Head and Heart: A Few Questions for Amy Houston of the Robin Hood Foundation

Amy Houston is Managing Director of Management Assistance for the Robin Hood Foundation. She is among the nearly 50 social sector leaders that Vivien Hoexter and Linda C. Hartley interviewed for their new book, Big Impact: Insights & Stories from America’s Non-Profit Leaders. This article was originally published on February 9, 2018.


What is the greatest misconception about you?

A misconception about me personally and about the work we do at Robin Hood is that we value data more than the human aspect of our work. The misconception is that you must choose between head and heart. This is a false dichotomy. I believe the two things inform, push and balance one another. They can exist in the same space.

What is the most important thing you tell young people who are thinking about making careers in the nonprofit sector?

It is much harder to find resources than it is to find ideas. Fundraising is not for the faint of heart. Smart people understand how challenging it is to build sustainable revenue models in our space—and every new social change organization must tackle this question head on.

Related, everyone who wants to do this work has to sell. Everyone needs to talk compellingly about the work and why it matters. Marketing, messaging and public speaking are all critical. As a result, everyone must get really good at this.

For people thinking about career development, go deep on one thing and gain a real skill set. Work for someone who is really talented and really energizing. The nonprofit sector still has so much to learn from what the best private sector organizations are doing in terms of talent development. If you can find a nonprofit that lives and breathes a commitment here, sign on fast.

What new opportunities do you see for your organization in the next five years?

We have been in this business for almost 30 years. The model has always been to take this year’s funding and invest it the next year. But complex problems take longer. Testing and perfecting takes more than a year. The question is how do we keep the direct and urgent nature of the current model and balance it against moving the needle on longer-term issues?

This is also an interesting time for collaboration. The problem in the sector is we have all these different people with great ideas. Robin Hood is really a collection of a couple thousand of these people who say that fighting poverty is the goal and we are going to invest in that together. But how do we do that in an even more significant way with donors? For so long, we have done the thinking, and our donors have provided the capital. But now we are doing a lot more co-creating. We are increasingly the place where folks come to see their big ideas brought to life, made stronger by our experience and the skills of the team. So the big question: How do we deepen and magnify the best ideas out there?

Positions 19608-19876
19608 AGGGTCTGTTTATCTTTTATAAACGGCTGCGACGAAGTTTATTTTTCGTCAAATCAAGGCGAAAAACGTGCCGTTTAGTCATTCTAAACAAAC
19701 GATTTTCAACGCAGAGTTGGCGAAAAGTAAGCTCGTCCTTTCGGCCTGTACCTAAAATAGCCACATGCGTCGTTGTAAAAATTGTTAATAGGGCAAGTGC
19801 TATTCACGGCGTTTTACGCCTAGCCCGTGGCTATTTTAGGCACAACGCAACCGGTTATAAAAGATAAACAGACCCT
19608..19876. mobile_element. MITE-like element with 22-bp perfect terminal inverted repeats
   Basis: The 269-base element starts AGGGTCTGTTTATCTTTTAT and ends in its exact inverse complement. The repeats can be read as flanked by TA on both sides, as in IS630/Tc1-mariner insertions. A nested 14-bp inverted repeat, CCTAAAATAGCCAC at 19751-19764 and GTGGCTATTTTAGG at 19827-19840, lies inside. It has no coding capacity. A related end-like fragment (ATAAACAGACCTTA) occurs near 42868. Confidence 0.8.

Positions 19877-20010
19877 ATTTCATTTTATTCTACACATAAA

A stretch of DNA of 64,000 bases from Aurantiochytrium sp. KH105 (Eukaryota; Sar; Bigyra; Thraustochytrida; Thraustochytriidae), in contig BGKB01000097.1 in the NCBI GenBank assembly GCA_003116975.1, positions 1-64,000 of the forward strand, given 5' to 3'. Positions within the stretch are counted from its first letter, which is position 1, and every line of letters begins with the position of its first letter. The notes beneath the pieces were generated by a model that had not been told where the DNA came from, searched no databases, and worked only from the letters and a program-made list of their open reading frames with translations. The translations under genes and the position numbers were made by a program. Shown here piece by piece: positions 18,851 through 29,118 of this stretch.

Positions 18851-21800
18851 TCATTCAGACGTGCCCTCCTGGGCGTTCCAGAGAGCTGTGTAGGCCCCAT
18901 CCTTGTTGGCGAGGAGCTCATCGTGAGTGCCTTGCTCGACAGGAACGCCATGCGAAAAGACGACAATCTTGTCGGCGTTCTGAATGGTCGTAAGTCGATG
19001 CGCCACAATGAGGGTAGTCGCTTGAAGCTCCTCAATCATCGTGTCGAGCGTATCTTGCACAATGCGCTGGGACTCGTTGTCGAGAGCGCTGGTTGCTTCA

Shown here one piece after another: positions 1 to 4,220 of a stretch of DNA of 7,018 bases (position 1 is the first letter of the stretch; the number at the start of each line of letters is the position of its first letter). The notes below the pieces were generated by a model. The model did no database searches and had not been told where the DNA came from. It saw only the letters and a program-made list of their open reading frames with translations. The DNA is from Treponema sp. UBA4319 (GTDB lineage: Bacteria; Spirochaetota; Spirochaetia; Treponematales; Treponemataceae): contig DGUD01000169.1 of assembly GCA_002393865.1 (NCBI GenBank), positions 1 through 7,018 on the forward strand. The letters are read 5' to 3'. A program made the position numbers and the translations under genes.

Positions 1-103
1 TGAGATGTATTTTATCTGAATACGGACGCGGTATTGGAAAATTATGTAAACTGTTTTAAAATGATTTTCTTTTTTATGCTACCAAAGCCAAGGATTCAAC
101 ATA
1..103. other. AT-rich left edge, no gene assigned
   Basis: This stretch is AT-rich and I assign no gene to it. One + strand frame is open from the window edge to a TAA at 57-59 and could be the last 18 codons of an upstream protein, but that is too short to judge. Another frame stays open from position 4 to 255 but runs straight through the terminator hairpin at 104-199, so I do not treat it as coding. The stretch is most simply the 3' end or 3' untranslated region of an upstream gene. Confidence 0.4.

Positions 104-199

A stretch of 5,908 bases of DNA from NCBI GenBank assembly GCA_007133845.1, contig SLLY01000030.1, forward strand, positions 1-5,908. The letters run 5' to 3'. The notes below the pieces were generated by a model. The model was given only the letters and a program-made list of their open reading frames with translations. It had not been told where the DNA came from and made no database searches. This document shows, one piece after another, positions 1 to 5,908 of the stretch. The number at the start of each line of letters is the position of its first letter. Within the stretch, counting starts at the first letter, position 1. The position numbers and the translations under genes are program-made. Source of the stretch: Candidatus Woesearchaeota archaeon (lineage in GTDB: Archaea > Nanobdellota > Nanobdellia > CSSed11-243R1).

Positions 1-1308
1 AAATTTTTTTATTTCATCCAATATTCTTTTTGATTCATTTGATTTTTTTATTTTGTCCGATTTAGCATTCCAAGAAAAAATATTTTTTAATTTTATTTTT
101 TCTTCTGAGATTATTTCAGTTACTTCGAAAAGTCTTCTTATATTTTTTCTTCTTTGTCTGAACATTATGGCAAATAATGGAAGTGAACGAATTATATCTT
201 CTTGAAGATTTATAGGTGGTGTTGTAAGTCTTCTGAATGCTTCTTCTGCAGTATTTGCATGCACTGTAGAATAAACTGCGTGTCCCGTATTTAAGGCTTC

How are the choices of very wealthy private philanthropists influencing traditional foundation giving?

Robin Hood’s donors focus laser-like on those who have less. It’s that clarity of mission—and collection of talents and energy—that gives Robin Hood its power. Every donor knows they can do more collectively than alone. Because of this, Robin Hood is one of the best continuing experiments in collaborative social change.

What is the one thing you would say to your colleagues who are leading nonprofits seeking foundation funding?

People with clear vision win the game. Have confidence in and clarity about the product you are delivering. Robin Hood and our funding peers are far more pliable than folks realize and far more flexible in working to support great models. We are at our best when we are listening, learning and then hustling in response.

Do one thing incredibly well versus trying to do a little bit of everything. The biggest mistake people make is being too focused on problems and less focused on effective solutions. We have direct conversations with organizations seeking funding—and the biggest reason we turn groups down is because the program doesn’t do enough. The program may make life better for someone in poverty—but it is not responsible for changing a life trajectory. With so much at stake, it is imperative that we focus on the programs that actually change a life.

Hartley and Hoexter are principals of H2Growth Strategies LLC, which provides strategic planning, fundraising and governance counsel to mission-driven organizations. H2Growth has partnered with more than 100 organizations to raise over $1.5 billion. For more information about the book and the authors, please visit http://www.h2growthstrategies.com/book.